Tuesday, April 5, 2011

"The Theory of Perpetual F" explained

Ed Fletcher circa 1992
Now, seems like as good a time as any to explain the name of the blog.
Early in life, I discovered that some people find spelling and math time tables easy (pause) and then there is me. I struggled with those basic things, and still do, but had little trouble with applying theories and conceiving ideas. Over the years, I battled my way from average student classes to geek squad classes.
But after cruising through the lower-level classes I discovered I had a fight on my hands when I reached Ms. Curtis honor's English class.
Frustrated by my inability to get an "A" on a essay after essay I challenged Ms. Curtis.


After the bell rings, FLETCHER waits behind, trying to hide his disappointment, as the other students file out. CURTIS collects her papers as large Hemingway print looks over her shoulder. 
FLETCHER: Clearly THIS essay is better than the last paper. If that was a "B+," then this paper must an "A."
CURTIS: The paper was better. But my expectations for you have increased since then, so this essay earns a "b" for that assignment.

To which I penned:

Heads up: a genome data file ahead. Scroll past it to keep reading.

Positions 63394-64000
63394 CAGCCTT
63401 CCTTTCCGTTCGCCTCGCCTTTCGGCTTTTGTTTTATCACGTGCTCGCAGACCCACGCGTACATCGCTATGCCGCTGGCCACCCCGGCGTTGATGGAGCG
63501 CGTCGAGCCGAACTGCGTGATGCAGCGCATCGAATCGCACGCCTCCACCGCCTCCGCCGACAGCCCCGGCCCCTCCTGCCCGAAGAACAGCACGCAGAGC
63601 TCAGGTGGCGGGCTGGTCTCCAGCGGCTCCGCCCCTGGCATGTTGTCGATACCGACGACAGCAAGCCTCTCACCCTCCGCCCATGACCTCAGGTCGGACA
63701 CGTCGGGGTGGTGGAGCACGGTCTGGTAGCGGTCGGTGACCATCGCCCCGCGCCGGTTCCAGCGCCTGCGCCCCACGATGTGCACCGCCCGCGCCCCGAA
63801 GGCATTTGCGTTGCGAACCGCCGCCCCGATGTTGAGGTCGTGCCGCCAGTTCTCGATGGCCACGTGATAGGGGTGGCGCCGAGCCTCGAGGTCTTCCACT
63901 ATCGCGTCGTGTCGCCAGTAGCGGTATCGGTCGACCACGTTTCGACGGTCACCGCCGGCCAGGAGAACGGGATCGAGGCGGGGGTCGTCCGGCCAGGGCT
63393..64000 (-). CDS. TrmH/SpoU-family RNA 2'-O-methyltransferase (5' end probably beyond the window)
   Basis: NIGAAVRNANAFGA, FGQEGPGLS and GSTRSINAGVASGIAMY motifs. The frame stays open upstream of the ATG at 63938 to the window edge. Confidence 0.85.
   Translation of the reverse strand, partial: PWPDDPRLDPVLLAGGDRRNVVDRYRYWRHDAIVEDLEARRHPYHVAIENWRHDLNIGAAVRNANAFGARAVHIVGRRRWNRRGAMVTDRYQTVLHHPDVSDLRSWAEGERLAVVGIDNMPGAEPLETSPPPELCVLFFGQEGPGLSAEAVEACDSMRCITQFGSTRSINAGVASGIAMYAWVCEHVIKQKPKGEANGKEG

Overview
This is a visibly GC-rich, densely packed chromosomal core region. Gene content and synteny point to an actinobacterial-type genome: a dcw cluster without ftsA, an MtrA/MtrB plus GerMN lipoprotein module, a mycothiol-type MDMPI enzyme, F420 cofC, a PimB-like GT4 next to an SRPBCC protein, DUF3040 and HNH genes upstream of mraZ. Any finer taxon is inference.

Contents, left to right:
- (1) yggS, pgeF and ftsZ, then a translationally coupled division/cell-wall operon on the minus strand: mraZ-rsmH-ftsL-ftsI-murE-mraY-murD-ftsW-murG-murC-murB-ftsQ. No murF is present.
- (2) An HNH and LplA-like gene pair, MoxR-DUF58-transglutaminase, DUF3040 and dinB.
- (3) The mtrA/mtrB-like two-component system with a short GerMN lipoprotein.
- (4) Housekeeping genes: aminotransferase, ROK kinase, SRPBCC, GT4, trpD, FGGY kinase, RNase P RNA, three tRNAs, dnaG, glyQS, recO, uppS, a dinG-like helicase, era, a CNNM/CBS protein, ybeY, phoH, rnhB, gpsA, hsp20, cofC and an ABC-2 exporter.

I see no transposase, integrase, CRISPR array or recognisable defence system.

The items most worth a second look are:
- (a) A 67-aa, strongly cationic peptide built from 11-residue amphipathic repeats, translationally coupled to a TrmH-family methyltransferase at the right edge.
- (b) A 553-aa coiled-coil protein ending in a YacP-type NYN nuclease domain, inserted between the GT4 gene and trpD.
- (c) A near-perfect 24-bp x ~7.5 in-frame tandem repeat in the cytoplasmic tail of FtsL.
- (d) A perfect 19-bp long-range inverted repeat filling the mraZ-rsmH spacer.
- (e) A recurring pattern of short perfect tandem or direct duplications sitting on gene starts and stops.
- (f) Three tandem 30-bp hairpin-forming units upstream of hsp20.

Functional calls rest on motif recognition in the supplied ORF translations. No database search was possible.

"Theory of Perpetual F."
As your knowledge and skills increase
your teacher's expectations will increase at at proportional rate
therefor you maintain a perpetual f

Ms. Curtis loved it. It became one of the few items in her religiously sparse classroom.
As I approach the middle of my journalistic career, I need a new Ms. Curtis. Perpetual F is a reminder to keep increasing my expectations of myself. Teach myself new skills. Test the limits of my capabilities. Expand the scope of what is possible.
I don't have a firm endgame, but as the newspaper industry struggles, its inherent that I both prepare to outlast the ugliness while simultaneously preparing to do something else that fills my cup emotionally.

Update Since I'm sharing about Ms Curtis: I tracked Ms. Curtis down once, just to chat. She said she had nothing left to teach me. She might be wrong. She called after my forum piece I wrote recently. Didn't leave a number just said she was proud.


  1. I like it! I want to know what your ideas are...

  2. Ed! I love this! I am also so proud of your accomplishments. You always have the energy to support your crazy adventures and are always looking for the next one. This is why we love you.

  3. Heh.. I like the theory! Glad to hear you are still trying to raise your game rather than sit back for the downhill ride. Tell Ms. Curtis that I said hello as well.

  4. So cool you caught up with Ms. Curtis! I am working on a Career change myself. I love this theory--Shay